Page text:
The Tao of Jeff Beck
Here's a crash course in how one of the most eclectic and influential guitarists of all time developed a unique vocabulary through speedy rockabilly licks, fuzzed-out melodies, and an otherworldly use of the vibrato bar.
- Understand Jeff Beck’s rockabilly roots.
- Learn how to create tension-filled phrases over a 12-bar blues.
- Develop a more nuanced vibrato technique.
Jeff Beck is arguably the most eclectic and ever-evolving guitar hero. He was part of the holy trinity of Yardbirds guitarists, along with Eric Clapton and Jimmy Page, and is the one who has consistently remained at the forefront of the electric guitar ever since. From John McLaughlin to Eddie Van Halen, Beck is a favorite of just about any guitar player you could name, and that includes the other Yardbirds alumni. Stephen Colbert explained it best at the Grammy awards, “You know the game Guitar Hero? He has the all-time high score—and he’s never played it.” Let’s take a look at some of the many highlights of Beck’s playing throughout his illustrious and uncompromising career.
Beck’s stint with the Yardbirds—including his groundbreaking work on such psychedelic hits as “Over Under Sideways Down” and “Heart Full of Soul”—cemented his iconic status, but his melding of influences from Chuck Berry, Cliff Gallup, and Les Paul on the blues instrumental “Jeff’s Boogie” was eye-opening to legions of guitarists in the wake of the British Invasion. Here’s a Cliff Gallop-inspired rockabilly phrase (Ex. 1) that uses pull-offs for speed.
The chromatically climbing lick in Ex. 2 reveals Beck’s brilliant technique and his love of flashy and dramatic fretwork.
Like Clapton and Page, Beck was steeped in Chicago blues, and as with those players, he developed a distinctive voice in the style early on. This Truth-inspired solo (Ex. 3) on a 12-bar blues demonstrates some unison bends (measures 1–4), ostinato licks (measures 5–8) and a quirky, pre-bend idea in the final section.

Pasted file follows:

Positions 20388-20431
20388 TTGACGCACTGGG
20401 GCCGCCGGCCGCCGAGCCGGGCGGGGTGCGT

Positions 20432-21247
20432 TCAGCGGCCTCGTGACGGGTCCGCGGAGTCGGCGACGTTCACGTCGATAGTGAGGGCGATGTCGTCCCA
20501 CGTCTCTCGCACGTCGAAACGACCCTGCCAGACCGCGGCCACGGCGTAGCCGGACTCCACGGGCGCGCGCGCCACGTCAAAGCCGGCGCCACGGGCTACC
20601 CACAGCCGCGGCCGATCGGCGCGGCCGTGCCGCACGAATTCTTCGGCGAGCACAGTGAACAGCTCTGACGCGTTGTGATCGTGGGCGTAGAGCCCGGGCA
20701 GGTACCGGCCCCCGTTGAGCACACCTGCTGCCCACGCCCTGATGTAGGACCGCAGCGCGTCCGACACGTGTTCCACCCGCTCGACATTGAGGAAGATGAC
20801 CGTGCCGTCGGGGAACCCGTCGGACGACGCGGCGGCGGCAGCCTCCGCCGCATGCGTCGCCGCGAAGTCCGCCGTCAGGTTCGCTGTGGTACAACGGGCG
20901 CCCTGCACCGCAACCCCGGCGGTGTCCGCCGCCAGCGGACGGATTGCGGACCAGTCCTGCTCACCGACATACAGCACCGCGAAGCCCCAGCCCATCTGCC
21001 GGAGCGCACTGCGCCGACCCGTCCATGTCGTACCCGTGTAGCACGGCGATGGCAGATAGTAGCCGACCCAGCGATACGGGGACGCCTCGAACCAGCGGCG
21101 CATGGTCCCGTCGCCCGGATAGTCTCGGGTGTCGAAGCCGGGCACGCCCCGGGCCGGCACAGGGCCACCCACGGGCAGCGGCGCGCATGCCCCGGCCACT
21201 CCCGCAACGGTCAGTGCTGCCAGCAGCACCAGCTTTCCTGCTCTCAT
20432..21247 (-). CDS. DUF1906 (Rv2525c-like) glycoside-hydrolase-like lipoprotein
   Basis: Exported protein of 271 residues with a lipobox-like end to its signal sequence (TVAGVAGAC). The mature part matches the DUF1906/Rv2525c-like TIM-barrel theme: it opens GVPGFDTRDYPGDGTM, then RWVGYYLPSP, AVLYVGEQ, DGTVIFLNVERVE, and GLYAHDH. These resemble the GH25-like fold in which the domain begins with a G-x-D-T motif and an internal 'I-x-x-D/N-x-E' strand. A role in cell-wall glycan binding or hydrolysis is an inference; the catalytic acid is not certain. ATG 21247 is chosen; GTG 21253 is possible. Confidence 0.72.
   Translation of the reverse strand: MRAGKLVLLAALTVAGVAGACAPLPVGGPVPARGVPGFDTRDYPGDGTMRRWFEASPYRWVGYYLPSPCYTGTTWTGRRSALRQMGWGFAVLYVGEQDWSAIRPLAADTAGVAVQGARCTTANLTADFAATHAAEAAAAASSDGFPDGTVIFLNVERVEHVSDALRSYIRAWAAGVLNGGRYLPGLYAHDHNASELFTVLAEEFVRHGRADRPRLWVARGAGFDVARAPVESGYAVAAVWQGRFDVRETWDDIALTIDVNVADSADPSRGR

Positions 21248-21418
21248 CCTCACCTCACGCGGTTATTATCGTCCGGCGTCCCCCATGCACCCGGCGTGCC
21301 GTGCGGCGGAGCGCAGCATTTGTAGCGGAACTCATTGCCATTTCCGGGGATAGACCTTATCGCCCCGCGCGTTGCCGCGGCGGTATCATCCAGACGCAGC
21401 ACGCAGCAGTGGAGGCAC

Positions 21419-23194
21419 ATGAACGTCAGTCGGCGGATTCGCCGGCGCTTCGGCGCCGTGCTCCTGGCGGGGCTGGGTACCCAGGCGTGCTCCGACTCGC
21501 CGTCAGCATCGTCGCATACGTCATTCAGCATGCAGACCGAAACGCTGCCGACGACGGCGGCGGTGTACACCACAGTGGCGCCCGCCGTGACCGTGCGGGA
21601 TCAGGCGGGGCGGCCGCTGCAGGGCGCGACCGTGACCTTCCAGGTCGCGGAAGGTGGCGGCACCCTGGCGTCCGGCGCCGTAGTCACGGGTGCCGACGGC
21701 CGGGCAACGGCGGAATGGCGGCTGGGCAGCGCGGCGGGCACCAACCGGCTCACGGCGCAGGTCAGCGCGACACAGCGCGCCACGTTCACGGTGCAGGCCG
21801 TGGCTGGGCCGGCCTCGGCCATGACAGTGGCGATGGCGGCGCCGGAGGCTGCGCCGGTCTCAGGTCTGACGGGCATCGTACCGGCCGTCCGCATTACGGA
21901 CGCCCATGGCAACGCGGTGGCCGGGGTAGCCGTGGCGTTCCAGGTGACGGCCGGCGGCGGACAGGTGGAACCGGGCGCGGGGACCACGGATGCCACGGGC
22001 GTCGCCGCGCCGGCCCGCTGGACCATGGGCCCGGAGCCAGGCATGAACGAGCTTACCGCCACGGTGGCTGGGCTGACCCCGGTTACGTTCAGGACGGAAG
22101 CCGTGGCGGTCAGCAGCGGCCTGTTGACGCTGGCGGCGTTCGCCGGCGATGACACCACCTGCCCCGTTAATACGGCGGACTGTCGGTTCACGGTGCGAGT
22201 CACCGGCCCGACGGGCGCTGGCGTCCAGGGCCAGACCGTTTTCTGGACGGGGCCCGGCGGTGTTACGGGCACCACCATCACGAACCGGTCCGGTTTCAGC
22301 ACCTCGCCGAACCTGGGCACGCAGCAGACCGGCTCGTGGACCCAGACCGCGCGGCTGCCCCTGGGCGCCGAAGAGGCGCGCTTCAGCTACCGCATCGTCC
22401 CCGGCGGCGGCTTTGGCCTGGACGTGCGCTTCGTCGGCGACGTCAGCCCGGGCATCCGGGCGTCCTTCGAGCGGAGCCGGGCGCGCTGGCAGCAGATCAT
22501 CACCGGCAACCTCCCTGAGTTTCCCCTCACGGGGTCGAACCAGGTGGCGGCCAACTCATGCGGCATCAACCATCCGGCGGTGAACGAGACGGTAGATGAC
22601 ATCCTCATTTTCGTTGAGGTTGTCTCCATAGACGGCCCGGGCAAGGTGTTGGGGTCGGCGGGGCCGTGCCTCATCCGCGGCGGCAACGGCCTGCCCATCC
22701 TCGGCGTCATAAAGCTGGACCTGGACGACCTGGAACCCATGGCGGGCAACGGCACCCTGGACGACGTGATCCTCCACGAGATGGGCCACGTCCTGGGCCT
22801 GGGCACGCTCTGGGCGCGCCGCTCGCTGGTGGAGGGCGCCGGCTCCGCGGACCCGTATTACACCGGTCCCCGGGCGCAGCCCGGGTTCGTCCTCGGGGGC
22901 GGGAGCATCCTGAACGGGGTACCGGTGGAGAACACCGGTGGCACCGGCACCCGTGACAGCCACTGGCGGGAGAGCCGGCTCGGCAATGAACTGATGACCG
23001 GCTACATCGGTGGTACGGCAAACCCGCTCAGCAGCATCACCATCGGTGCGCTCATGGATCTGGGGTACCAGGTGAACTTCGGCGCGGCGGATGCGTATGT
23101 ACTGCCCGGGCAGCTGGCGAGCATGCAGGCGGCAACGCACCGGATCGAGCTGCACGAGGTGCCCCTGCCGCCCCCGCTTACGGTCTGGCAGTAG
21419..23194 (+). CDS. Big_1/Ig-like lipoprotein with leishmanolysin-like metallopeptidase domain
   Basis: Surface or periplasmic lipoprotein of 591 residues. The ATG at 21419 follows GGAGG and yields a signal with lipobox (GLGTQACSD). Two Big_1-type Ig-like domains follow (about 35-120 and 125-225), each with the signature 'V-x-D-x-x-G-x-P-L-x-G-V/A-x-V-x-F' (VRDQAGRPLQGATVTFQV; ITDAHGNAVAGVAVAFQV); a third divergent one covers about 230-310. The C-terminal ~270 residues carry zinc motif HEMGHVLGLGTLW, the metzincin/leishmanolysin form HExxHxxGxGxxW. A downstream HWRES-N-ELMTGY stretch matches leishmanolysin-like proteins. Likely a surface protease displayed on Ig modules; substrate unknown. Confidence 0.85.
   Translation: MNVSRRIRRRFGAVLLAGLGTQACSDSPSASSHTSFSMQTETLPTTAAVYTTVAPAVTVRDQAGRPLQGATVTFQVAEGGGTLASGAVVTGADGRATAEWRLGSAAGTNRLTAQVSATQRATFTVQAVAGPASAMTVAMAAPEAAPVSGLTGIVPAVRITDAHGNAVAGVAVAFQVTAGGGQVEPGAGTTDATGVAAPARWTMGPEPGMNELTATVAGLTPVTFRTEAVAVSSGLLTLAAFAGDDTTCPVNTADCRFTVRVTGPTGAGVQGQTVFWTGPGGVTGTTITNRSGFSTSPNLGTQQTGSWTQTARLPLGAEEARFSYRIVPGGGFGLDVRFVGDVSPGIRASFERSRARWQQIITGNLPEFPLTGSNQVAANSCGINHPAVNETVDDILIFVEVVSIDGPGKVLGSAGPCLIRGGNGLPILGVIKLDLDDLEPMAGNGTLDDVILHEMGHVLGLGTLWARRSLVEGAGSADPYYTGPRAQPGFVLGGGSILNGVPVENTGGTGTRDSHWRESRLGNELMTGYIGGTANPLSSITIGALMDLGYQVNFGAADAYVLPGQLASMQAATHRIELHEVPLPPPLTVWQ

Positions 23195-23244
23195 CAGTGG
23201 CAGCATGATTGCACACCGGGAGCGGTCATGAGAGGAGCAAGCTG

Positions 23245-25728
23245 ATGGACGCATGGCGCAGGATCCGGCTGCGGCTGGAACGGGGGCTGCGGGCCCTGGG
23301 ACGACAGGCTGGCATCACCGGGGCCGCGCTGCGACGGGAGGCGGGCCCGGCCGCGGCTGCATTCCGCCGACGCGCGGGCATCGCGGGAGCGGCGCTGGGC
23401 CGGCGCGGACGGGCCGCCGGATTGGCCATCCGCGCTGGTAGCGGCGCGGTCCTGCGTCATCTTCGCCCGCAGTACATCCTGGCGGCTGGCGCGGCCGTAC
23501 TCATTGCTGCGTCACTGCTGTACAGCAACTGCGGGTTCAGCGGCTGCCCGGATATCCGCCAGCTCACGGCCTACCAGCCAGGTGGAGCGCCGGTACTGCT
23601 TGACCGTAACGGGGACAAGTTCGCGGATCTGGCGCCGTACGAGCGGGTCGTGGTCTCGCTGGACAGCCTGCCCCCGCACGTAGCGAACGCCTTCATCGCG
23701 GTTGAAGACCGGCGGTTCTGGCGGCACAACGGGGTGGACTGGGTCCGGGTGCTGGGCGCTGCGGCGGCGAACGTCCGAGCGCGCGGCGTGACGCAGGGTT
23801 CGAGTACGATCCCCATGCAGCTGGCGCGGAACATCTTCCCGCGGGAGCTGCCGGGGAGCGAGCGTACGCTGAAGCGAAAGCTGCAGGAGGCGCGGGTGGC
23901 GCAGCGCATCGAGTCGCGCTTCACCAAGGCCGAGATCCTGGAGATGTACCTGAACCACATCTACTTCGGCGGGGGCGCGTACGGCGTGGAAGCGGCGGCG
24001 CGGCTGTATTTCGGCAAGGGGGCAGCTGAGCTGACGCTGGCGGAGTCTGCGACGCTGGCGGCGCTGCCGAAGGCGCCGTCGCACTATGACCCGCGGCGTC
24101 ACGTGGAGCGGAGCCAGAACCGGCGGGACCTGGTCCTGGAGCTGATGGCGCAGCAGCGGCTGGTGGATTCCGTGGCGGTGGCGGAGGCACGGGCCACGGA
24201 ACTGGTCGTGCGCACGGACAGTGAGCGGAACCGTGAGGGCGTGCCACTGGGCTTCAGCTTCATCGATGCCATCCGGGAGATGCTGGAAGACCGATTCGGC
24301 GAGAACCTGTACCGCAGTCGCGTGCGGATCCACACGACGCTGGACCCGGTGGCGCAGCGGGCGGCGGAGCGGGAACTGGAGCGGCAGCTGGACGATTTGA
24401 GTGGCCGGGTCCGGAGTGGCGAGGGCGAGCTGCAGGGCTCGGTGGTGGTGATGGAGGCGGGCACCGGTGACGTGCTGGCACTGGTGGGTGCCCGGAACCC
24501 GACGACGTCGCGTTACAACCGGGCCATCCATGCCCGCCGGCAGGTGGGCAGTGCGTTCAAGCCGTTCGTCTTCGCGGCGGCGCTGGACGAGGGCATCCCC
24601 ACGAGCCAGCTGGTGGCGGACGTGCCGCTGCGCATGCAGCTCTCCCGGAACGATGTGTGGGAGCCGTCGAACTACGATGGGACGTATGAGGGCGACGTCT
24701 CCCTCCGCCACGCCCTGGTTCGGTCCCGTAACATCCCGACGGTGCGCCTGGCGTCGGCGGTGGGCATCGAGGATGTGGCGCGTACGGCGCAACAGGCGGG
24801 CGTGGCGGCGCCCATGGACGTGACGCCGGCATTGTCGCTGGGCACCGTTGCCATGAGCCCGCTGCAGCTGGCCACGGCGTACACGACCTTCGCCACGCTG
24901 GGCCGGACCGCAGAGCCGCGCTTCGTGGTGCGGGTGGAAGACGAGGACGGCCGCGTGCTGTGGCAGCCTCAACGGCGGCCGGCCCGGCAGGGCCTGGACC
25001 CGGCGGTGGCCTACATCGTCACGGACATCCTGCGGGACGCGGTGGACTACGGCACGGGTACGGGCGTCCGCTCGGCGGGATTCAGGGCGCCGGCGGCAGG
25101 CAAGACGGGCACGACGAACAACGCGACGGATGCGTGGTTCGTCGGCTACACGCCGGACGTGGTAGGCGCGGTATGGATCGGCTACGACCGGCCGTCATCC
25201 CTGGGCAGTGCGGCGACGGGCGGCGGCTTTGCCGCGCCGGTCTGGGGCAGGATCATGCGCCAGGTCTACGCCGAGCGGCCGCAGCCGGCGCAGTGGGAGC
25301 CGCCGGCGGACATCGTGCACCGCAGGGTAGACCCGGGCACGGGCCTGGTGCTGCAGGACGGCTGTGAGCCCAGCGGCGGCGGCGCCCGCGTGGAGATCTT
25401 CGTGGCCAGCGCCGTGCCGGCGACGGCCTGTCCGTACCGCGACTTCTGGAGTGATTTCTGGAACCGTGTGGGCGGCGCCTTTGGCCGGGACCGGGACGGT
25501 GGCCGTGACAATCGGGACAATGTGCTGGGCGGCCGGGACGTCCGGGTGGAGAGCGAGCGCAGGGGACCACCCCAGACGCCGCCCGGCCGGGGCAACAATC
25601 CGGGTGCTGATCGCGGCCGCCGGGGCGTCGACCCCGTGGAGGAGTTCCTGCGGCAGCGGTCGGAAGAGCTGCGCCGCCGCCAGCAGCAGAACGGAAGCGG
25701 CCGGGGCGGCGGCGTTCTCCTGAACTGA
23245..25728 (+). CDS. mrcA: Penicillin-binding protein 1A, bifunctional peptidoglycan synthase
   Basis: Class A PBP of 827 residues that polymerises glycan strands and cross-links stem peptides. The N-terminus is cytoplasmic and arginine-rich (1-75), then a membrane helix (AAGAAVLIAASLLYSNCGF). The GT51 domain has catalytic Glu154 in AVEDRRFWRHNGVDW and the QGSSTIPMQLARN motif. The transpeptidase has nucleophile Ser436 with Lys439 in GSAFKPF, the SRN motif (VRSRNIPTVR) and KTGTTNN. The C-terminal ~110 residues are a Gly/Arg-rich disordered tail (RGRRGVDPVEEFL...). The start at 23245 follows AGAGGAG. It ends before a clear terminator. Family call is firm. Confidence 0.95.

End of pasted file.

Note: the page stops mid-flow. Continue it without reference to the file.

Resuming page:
When Jeff Beck Group was released in 1972, it offered a premonition of Beck’s unique approach to the tremolo bar that would become so important to his playing in the decades to come. In Ex. 4, a wild use of the bar gives a modern and innovative twist to what could otherwise be more conventional blues ideas.
Our next phrase (Ex. 5) is in the spirit of “Freeway Jam” and a host of other funky instrumentals from the 1970s, and it showcases Beck’s use of the Mixolydian mode (1–2–3–4–5–6–b7). With its major quality and lowered 7, this scale is tailor-made for playing over dominant 7 and 9 chords. Beck often uses it as the basis for both melodic themes and improvised solos. Frequently, he further embellishes Mixolydian lines with bluesy ideas, like the Bb (b3) to B (3) leading into the final measure.
Beck’s impressive ballad work, inspired by the great Roy Buchanan, is heard on the classic Stevie Wonder composition, “’Cause We’ve Ended as Lovers.” In Ex. 6 you’ll hear many C minor pentatonic (C–Eb–F–G–Bb) licks with a host of bending techniques, such as compound bends (measure 2) and pre-bends (measures 3 and 7). Virtuosic ostinato–based figures are used to great dramatic effect in measures 5 and 6.
Beck’s revival of “People Get Ready” was a career high point in the late ’80s, and it made a clear statement of his relevance as one of the most expressive and distinctive guitarists of the day, already more than 20 years into his career. Bending finesse, with fingers and tremolo bar, and even a simple taste of a finger tap is present in Ex. 7. This is perhaps the clearest example of the precise tremolo bar usage to come, and worth mastering before tackling the likes of “Where Were You” or “Over the Rainbow.”
Our final example (Ex. 8) is a phrase from the Bulgarian folksong “Kalimanku Denku.” This particular vocal music is perfect for working on Beck’s tremolo stylings because it is, in fact, what inspired much of his playing in the past 20 years. Check out a compilation album called Le Mystère des Voix Bulgares to hear what Beck used as the model for his mature and advanced tremolo bar work. Also, make sure that you adjust your tremolo to float, i.e., so that it can raise a note by a minor third on the 3rd string. To check, play an open G note and be able to bring it up to a Bb.